WAHIAWA, OAHU (HawaiiNewsNow) - On a Schofield Barracks training ground, Sgt. 1st Class Robert Studstrup helps Pfc. Sean O'Keefe strap on 90 pounds of protective gear.
Army explosive ordnance disposal technicians stake their lives on their heavy suit and helmet.
"The suit is mainly designed to protect against blasts and then also fragmentation," O'Keefe said.
On average, the 303rd Ordnance Battalion fields more than a hundred calls a year from local police about suspicious packages and munitions. There are about 40 ordnance technicians in the 303rd battalion.
When they're deployed, the EOD specialists defuse and destroy Improvised explosive devices (IEDs) and other weapons.
But the high volume of situations involving potential explosives in Hawaii, keeps them busy at home.
"They can be on the ground, people will dig them up in their garden. They're found in land fills," Studstrup said. "They're found on our ranges. People find them in old souvenir trunks from World War II veterans."
A table-top display of recovered munitions illustrates his point. On it, are a variety of hand grenades and mortars.
"This has a damaged fuse on it," Studstrup said, pointing to a 120mm mortar. "This is a very dangerous situation if you come across it."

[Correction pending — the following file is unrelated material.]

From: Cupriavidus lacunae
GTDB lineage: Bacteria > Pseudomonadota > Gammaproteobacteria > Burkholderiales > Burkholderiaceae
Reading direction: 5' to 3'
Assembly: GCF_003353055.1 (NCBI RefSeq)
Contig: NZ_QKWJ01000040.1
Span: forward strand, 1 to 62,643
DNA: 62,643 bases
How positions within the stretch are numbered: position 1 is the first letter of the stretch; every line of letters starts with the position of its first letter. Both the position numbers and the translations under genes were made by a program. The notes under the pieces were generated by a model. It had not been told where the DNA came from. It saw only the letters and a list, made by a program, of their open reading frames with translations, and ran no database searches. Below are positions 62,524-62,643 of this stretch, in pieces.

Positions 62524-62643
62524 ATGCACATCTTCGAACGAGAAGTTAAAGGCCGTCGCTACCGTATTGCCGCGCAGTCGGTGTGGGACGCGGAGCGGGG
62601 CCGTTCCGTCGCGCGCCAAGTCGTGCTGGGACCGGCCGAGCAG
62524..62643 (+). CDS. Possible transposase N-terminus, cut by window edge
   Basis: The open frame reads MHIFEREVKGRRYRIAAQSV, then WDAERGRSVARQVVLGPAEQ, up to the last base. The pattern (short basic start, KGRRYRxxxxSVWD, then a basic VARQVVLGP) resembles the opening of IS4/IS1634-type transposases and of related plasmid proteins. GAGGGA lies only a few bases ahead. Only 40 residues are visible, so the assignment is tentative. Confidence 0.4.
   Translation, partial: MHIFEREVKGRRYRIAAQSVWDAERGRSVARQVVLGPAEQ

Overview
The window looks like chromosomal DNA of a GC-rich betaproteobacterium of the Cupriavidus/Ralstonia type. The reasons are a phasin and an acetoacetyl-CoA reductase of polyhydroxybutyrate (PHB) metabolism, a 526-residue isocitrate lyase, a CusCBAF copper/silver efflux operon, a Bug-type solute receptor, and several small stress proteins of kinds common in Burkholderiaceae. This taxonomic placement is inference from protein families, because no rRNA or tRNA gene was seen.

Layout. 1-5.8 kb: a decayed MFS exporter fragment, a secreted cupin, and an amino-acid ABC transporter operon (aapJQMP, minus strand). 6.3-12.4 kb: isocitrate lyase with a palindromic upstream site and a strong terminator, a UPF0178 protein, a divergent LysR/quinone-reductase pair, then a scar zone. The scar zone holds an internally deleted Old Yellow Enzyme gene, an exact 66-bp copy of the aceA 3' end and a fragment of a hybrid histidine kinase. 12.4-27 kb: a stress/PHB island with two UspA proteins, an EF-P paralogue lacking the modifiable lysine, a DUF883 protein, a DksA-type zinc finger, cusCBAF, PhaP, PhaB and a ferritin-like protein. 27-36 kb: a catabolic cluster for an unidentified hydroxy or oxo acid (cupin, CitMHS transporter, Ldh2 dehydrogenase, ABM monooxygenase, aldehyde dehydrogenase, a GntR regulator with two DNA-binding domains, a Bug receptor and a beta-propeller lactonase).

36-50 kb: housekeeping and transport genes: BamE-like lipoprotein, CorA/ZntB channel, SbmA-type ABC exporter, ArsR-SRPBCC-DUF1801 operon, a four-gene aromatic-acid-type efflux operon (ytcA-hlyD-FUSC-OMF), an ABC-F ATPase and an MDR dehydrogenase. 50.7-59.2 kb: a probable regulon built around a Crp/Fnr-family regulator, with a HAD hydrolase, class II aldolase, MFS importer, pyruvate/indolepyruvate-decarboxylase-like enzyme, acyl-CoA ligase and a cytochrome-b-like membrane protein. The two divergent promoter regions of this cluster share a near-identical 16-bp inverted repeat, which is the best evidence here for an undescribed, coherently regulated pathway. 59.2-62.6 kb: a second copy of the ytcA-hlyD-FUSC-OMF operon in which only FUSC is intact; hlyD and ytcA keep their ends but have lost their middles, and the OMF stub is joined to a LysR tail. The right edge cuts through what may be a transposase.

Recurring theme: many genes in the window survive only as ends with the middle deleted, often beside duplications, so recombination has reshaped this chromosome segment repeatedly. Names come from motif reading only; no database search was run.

Last week, several two-person teams competed at Schofield for the right to represent the Pacific region in the Army's annual Explosive Ordnance Disposal Team of the Year competition. Specialist Matthew Ruben and Staff Sgt. Edward Monczynski of the 718th Ordnance Company from South Korea took the top spot.
Older munitions are the worst because they can detonate if accidentally dropped.
"Under no circumstances should you move or touch any of these things. They're very dangerous," Studstrup said. "They'll always be dangerous."
Specialists advise residents who come across suspicious-looking packages, or anything that looks like military munitions, to get far away from the package and call 911.